The Okanagan Similkameen Parks Society (OSPS) has provided seed funding for the documentary. We’d like to thank Hope Mountain Centre, Kelly Pearce, Kelley Cook and Randy Manuel for providing valuable input and encouragement.

The HBC Trail was completed in 1849. Originally a First Nations route for hunting and trade, the HBC Trail played a key role in British Columbia’s early development. Since 2009, significant progress has been made in re-opening this historic fur trail over the Cascades. Hikers and horseback riders can now enjoy a continuous wilderness trail that spans 74-kms, between Hope and Tulameen. Harley Hatfield and Victor Wilson travelled the HBC Heritage Trail in 1971. Both men were prominent South Okanagan residents and were well known throughout the Okanagan Valley. In the Okanagan Historical Society’s Report for 1972, Harley wrote about the trail, and Victor included it in his journal. Victor Wilson was filmmaker Sandy Wilson’s father. He owned Paradise Ranch at the end of Naramata Rd.

Click here to learn more about the HBC Heritage Trail and Hope Mountain Centre.

About ET2media: (e-tee-two-media)

Communications company specializing in video production. Public relations and social media professionals with journalism backgrounds. We specialize in news-style, training and educational videos that accurately reflect your brand or event. We provide professional expertise on the concept, execution and distribution of your video.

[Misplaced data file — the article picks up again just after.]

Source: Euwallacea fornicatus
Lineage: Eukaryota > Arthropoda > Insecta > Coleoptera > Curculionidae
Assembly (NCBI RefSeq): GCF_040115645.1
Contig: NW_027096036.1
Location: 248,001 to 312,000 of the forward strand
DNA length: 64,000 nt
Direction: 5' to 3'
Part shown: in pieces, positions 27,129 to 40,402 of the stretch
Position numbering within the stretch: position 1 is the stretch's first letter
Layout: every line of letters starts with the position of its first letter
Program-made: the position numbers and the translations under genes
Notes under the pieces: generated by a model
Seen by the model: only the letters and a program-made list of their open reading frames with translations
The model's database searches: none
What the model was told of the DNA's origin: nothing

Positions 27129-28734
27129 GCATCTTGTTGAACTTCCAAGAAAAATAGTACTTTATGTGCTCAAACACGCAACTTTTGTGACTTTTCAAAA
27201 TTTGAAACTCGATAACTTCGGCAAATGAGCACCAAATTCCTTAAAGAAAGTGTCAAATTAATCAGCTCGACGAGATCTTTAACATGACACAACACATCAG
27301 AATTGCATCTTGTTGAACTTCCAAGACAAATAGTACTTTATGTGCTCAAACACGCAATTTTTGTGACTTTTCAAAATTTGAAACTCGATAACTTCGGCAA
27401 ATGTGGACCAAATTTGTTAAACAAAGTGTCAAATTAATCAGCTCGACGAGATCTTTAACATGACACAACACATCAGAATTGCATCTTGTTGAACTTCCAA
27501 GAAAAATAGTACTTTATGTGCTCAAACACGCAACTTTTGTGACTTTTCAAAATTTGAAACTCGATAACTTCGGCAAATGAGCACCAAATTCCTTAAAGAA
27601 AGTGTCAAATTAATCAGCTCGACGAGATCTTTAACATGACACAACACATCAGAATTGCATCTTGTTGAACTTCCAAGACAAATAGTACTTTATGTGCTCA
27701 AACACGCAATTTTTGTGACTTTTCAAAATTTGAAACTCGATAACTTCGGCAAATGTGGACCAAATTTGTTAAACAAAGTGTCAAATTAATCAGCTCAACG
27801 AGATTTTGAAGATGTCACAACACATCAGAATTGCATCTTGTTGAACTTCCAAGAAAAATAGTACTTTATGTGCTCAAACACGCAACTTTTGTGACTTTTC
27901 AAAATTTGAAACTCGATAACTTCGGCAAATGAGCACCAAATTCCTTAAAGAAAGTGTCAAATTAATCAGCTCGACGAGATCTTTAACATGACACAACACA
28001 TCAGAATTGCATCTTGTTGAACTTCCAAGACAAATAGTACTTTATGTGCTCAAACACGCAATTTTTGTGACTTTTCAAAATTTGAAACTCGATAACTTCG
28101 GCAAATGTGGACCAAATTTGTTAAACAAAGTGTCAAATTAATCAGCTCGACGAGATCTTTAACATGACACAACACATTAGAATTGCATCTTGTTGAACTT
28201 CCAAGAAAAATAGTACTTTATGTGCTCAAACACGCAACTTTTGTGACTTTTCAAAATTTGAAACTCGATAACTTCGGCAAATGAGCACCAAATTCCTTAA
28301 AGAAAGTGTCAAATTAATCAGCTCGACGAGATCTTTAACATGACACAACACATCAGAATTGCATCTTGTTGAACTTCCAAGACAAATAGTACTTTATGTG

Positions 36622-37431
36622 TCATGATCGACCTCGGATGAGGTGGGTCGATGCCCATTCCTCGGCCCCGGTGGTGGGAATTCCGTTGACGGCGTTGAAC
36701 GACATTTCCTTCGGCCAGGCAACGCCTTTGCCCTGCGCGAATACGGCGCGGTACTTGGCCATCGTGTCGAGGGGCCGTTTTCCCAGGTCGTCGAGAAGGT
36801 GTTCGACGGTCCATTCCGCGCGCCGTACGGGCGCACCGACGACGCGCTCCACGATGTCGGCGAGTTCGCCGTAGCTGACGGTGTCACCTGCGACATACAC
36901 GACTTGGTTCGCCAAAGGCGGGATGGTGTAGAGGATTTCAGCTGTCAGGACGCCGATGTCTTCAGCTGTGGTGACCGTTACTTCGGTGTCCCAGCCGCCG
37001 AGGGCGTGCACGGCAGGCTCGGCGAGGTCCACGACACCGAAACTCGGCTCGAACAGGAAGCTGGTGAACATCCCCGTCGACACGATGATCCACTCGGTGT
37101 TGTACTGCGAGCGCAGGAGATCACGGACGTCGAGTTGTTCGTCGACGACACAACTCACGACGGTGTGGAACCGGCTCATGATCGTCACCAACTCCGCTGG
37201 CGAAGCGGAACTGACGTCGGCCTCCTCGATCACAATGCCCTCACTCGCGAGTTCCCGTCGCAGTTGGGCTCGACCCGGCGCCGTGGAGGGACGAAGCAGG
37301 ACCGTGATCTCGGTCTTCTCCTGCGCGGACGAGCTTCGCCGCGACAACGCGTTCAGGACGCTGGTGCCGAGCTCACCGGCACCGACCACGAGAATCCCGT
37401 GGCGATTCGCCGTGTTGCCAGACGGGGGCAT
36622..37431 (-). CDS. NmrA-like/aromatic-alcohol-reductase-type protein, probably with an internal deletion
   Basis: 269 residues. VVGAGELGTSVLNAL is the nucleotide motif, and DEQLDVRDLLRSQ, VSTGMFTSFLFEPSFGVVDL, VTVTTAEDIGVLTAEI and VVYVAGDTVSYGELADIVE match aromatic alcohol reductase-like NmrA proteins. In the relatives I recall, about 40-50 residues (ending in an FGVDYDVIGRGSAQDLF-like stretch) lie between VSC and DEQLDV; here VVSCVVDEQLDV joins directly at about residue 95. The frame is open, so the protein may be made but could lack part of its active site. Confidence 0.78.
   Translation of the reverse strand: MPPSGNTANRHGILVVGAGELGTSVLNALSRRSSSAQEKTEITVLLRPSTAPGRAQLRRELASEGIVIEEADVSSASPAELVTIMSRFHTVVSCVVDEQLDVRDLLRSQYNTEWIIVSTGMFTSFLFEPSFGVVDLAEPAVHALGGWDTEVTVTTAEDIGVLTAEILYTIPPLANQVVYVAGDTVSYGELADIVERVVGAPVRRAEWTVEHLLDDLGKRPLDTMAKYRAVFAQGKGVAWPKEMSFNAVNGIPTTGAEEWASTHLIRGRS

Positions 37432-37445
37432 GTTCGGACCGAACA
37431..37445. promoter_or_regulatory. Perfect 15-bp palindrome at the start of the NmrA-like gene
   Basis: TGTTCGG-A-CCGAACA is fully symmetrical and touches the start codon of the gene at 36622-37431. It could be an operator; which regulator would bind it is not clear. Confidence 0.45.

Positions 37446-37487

Working with Raptors

We’ve been working with SORCO Raptor Rehab Centre since 2014. During that time we’ve collaborated with SORCO manager Dale Belvedere and board chair Dave Whitton on a series of educational videos aimed at promoting SORCO’s mission: “to rehabilitate injured birds of prey for release back into the wild, and educating the public on the important role raptors play in maintaining a healthy ecosystem.”  In 2017, Dale and Dave invited us to share SORCO’s message in a short documentary that would also provide an overview of the organization. The project was funded by Telus and Pumpkin Hill Foundation. For more information about SORCO, please visit their website. Found an Injured Raptor? Call SORCO immediately: 250-498-4251